Malachy Doyle,
(Bloomsbury, 2004)

Georgie is more animal than boy. He attacks people when they bring him his breakfast. He smears his feces on the wall. He's torn all his clothes and belongings to shreds. The staff at his group home has given up on him entirely; he spends his days alone in a bare room and his nights on a mattress that lies on the floor. No one knows why he acts this way or how to help him, Georgie included. In despair, they send him to Abernant House, a mysterious new group home in the wilds of Wales.

Georgie expects a cell, but instead gets a paradise: a beautiful new room with soft blankets and pictures on the wall, new clothes and even books. And he gets people who talk to him, people who offer him trust and kindness -- like Tommo, his gentle teacher and Shannon, the cheeky girl his own age that understands Georgie better than he knows. With the help of his new friends, Georgie slowly uncovers the terrible secret behind which his humanity hides.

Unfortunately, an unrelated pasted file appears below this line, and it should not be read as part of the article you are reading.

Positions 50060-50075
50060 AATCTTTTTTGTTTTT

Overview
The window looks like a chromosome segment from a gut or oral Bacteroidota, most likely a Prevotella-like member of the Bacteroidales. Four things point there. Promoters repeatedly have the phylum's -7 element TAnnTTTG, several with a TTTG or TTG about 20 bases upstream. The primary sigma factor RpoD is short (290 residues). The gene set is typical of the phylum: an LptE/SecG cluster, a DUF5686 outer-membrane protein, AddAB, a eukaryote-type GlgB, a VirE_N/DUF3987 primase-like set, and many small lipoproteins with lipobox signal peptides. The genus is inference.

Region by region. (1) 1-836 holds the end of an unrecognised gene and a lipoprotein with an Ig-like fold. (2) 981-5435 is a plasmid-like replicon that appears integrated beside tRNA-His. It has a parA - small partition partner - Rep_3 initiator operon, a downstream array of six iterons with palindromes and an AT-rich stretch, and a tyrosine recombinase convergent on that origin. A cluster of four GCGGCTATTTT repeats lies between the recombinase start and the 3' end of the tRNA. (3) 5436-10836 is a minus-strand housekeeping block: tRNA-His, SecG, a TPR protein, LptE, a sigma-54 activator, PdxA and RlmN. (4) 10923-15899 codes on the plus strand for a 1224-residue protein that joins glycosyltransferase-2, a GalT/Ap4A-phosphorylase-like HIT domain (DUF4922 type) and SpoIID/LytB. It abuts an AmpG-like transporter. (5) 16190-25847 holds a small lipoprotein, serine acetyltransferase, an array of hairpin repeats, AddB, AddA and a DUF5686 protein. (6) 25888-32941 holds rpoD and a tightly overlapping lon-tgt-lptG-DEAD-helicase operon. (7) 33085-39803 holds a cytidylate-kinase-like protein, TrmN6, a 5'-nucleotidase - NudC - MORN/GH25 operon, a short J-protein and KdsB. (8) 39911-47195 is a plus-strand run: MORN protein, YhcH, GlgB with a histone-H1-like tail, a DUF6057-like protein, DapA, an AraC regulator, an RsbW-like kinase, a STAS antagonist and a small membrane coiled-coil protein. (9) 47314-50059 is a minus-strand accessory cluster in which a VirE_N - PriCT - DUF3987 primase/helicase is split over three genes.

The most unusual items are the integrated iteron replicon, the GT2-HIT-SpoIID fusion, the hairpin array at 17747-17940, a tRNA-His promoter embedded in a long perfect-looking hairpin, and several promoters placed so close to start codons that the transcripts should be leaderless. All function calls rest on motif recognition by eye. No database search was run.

Empathically written with a strong voice for all major characters, Malachy Doyle's Georgie is a knowing and compassionate look into a brutalized mind. This book is a perfect tool to teach children compassion and tolerance for their challenged peers and is a great introduction into mental illness. Recommended for children 12 and over and anyone else wanting to learn the first-hand process of trauma recovery.

- Rambles
written by Tracie Vida
published 17 July 2004

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